Monthly Archives: September 2010

Fear Never Sleeps

C’mon fellow Realtors.  Fess up.  Who doesn’t relapse into moments of fond reverie for those thrilling days of yesteryear ?   When greed was good. Money was no object. Liars loans were handed out like Halloween candy. And transactions flowed like manna from heaven.  Even if our  “mantra of more”  was really just the soundtrack behind Wall Street’s thorough mugging of Main Street.

I catch glimpses of my inner-Gekko staring sideways at me in the mirror sometimes.  He whispers naughty things in my ear.  He wants me to get up in front of that crowd of Buyers sitting on the sidelines and exhort them all  to get off their butts. Step up.  Grab those low interest rates spread out on the buffet table.

Wouldn’t a little bit of greed (for lack of a better word) do us all a lot of good in this impasse? Money can’t wake up if fear never sleeps.  As a further act of insidious manipulation, I could summon the pop-wisdom of Deep Pockets Chopra and urge Buyers to “Embrace Uncertainty.”

But apparently, they aren’t ready to “buy in.” They are afflicted with Intention Deficit Disorder. They seem to want to play the part of Buyers without actually having to consummate the act – no matter how low rates and prices limbo down.  For now, they are content to reside safely in the bosom of their own fear.

How can you  truly avoid risk? Easy.  Call your worst fears something else.  Rationalize them. Evade them.  Circumvent them in advance.  Make sure you always leave the back door open so that nothing can continue to happen. It’s called hedging. And today’s Buyers have designed some incredibly creative hedges for all that fearful baggage they are dragging around.

Here’s a short list:

BENEATH THE MEANS TIDE:  Get pre-qualified. Then decide to buy $100k below that, just to be “safe.” Don’t worry, you won’t find the champagne you want on the beer budget you’ve given yourself.

DOWN-SIZE ME:  Decide to leave a smaller footprint.  3 bedrooms, 2 baths.1100 sq ft and 3 kids.  Keep trying houses on for size with your mental shoehorn in hand. You may want to save the planet but you can only sacrifice so much sanity.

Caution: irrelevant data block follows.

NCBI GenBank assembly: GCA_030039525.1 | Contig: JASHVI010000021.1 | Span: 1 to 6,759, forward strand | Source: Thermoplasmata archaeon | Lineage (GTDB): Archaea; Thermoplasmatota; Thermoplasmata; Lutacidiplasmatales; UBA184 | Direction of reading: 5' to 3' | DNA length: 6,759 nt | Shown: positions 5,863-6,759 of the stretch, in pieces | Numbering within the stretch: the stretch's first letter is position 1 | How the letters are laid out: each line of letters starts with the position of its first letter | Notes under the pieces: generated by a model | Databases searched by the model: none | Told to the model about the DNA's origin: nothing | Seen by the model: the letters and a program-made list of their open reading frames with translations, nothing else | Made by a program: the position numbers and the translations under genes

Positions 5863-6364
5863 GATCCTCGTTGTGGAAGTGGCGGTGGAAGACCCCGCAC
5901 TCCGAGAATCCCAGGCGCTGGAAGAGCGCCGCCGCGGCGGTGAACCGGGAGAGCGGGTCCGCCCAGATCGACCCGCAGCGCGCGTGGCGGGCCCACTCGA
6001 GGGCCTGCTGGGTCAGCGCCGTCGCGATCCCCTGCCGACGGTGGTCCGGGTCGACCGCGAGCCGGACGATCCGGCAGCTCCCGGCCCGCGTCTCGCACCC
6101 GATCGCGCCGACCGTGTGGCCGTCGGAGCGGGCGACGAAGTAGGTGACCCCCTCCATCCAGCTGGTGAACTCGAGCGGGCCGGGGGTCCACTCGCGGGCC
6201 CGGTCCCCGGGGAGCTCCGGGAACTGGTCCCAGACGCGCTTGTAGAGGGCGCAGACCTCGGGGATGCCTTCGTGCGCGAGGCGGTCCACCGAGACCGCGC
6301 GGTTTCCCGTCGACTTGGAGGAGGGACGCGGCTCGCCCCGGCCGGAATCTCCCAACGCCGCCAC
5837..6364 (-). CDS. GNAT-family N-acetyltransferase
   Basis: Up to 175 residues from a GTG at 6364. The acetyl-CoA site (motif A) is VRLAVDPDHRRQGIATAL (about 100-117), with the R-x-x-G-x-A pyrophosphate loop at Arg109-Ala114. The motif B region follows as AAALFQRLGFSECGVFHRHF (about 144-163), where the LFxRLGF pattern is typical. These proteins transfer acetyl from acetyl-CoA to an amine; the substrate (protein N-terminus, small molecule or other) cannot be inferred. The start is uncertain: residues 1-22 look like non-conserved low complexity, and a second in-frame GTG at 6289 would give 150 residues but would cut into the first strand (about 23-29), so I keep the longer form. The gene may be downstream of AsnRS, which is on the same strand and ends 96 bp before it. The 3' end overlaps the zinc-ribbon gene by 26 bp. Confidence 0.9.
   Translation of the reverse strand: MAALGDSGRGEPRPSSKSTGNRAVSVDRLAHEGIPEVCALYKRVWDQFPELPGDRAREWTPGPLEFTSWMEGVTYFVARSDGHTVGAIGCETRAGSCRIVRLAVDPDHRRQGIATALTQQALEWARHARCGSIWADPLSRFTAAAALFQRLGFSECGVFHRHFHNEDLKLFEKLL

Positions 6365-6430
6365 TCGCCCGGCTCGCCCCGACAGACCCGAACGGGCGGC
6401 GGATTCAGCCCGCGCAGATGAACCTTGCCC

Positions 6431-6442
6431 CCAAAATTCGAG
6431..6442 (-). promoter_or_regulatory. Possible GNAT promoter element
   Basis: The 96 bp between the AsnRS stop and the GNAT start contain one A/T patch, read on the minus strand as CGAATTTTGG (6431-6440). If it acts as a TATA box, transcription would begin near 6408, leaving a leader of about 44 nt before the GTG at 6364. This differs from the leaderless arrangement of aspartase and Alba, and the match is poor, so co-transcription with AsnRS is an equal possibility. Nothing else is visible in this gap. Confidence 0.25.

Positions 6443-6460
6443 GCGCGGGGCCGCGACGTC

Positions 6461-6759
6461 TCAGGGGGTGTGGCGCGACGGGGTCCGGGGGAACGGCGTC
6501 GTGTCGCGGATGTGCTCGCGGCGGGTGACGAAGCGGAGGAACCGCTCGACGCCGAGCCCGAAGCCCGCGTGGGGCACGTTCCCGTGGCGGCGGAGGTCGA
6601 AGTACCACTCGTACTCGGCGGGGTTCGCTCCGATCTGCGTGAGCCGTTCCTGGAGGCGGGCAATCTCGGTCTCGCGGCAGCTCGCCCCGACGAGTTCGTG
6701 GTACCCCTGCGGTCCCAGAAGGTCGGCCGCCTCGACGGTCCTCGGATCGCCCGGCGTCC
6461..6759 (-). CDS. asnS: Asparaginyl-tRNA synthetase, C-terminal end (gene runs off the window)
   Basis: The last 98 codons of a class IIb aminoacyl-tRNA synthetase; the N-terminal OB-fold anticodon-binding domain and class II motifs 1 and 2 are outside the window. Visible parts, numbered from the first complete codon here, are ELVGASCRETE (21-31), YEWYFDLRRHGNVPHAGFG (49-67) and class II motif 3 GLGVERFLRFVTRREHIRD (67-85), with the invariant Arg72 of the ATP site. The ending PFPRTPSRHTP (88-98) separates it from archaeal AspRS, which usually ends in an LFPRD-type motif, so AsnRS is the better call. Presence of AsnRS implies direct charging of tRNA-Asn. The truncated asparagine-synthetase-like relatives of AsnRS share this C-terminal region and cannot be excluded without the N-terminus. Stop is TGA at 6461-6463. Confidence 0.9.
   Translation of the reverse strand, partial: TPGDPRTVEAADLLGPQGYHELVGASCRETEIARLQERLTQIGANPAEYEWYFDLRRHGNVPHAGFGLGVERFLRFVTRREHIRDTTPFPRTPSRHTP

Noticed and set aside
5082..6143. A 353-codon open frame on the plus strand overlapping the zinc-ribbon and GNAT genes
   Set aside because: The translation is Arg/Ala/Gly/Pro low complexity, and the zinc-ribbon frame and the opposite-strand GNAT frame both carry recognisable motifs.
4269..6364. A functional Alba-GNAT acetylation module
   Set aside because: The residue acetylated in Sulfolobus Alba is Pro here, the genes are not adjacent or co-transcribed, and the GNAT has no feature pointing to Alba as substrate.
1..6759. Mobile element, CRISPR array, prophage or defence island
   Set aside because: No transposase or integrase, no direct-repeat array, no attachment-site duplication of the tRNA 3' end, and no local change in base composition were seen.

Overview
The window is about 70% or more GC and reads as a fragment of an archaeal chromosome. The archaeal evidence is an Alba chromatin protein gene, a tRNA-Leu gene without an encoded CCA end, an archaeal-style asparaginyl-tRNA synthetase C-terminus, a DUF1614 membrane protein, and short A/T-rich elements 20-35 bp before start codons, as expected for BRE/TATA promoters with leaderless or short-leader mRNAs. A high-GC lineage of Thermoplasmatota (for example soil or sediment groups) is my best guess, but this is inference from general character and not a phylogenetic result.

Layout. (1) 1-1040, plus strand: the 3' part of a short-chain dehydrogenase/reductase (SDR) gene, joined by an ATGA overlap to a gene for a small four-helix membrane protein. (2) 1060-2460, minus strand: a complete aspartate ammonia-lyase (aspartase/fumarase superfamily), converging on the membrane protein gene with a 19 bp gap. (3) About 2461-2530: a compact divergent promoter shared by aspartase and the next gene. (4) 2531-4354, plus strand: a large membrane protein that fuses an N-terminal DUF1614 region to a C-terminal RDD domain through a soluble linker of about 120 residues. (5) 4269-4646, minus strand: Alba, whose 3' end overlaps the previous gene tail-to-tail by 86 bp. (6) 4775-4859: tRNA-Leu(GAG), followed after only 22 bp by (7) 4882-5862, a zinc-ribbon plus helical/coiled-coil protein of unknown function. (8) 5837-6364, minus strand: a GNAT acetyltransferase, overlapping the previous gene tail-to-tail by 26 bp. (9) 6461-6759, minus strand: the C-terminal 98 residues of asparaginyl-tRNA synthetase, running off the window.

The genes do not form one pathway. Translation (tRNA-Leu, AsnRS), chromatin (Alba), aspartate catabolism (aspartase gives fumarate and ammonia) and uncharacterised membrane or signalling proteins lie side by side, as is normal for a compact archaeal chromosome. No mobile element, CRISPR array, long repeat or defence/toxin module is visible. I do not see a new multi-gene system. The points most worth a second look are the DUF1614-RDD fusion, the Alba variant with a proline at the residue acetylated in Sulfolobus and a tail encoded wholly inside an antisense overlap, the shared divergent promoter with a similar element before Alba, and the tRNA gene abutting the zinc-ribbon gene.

LIVE FOREVER:  A great ploy.  Decide you are going to live the rest of your life in whatever home you buy.  Then it has to cover all contingencies until the day you die.  Relax. You’ll never find it.

THE IDEAL DEAL:  Make a list of 100 priorities.  Perfection for $600k. Single-level,  3 bedrooms plus office. Total privacy. Move-in condition. Huge lot. Great views.  You can stall forever because it ain’t there.

THE WORLD IS MY OYSTER: From Bonny Doon to Rio Del Mar, rural to city, total fixer to small remodel,  make your search parameters so wide that neither you or your Agent will ever zero in on something that fits your fuzzy lack of specifics.

BAIT YOUR SWITCH: Insist on finding your perfect replacement property first. Then put your house on the market.  Make a low contingent offer. The odds are in your favor that nothing will happen.

SHORT STUFF: Get into a short sale. That will make you feel like a real Buyer. You can get out anytime.  It could take months to get a first response letter from the lienholder(s).  No pressure to perform here.

NON-COMPETE CLAUSE: Vow not to participate in any multiple offer situations  that arise – “on principle.”  Take them as a personal offense to a Buyer in a Buyers Market. That way, if anything really good comes on, you are already out of the running.

WAITING GAME GAMBIT: Sit and wait for price reductions.  Wait. Wait. Wait.  Not doing something can easily be construed being “active” in today’s and tomorrow’s market.

THE LOW BLOW: Wait until a big juicy price reduction arrives and then offer them $100k less the next day.  They are sure to reject your offer.

The CHINA SYNDROME:  Arm yourself with every economic factoid your analysis-paralysis can muster. When the right house arrives,  simply cite your concerns with currency pressures from the Yuan and blow the deal out of the water.